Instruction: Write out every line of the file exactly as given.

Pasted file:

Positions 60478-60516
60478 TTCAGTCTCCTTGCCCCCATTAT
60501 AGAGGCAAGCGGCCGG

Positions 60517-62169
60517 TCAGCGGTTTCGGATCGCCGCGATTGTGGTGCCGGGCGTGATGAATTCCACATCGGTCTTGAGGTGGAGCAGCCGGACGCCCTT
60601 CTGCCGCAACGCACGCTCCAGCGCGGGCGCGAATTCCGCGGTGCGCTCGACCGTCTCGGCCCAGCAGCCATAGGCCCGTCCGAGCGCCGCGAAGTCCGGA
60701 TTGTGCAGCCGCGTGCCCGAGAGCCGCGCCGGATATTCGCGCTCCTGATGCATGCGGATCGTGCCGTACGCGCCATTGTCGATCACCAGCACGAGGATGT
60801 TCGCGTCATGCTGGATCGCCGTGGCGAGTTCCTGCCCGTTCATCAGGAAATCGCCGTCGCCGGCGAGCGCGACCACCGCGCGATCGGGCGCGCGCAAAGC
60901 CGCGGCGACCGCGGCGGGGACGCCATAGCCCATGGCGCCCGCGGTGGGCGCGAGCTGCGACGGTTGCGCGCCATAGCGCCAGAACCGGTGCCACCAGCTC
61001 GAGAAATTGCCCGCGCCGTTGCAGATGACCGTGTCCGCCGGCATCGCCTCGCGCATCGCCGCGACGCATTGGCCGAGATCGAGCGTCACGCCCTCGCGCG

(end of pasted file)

Positions 60478-60516
60478 TTCAGTCTCCTTGCCCCCATTAT
60501 AGAGGCAAGCGGCCGG

Positions 60517-62169
60517 TCAGCGGTTTCGGATCGCCGCGATTGTGGTGCCGGGCGTGATGAATTCCACATCGGTCTTGAGGTGGAGCAGCCGGACGCCCTT
60601 CTGCCGCAACGCACGCTCCAGCGCGGGCGCGAATTCCGCGGTGCGCTCGACCGTCTCGGCCCAGCAGCCATAGGCCCGTCCGAGCGCCGCGAAGTCCGGA
60701 TTGTGCAGCCGCGTGCCCGAGAGCCGCGCCGGATATTCGCGCTCCTGATGCATGCGGATCGTGCCGTACGCGCCATTGTCGATCACCAGCACGAGGATGT
60801 TCGCGTCATGCTGGATCGCCGTGGCGAGTTCCTGCCCGTTCATCAGGAAATCGCCGTCGCCGGCGAGCGCGACCACCGCGCGATCGGGCGCGCGCAAAGC
60901 CGCGGCGACCGCGGCGGGGACGCCATAGCCCATGGCGCCCGCGGTGGGCGCGAGCTGCGACGGTTGCGCGCCATAGCGCCAGAACCGGTGCCACCAGCTC
61001 GAGAAATTGCCCGCGCCGTTGCAGATGACCGTGTCCGCCGGCATCGCCTCGCGCATCGCCGCGACGCATTGGCCGAGATCGAGCGTCACGCCCTCGCGCG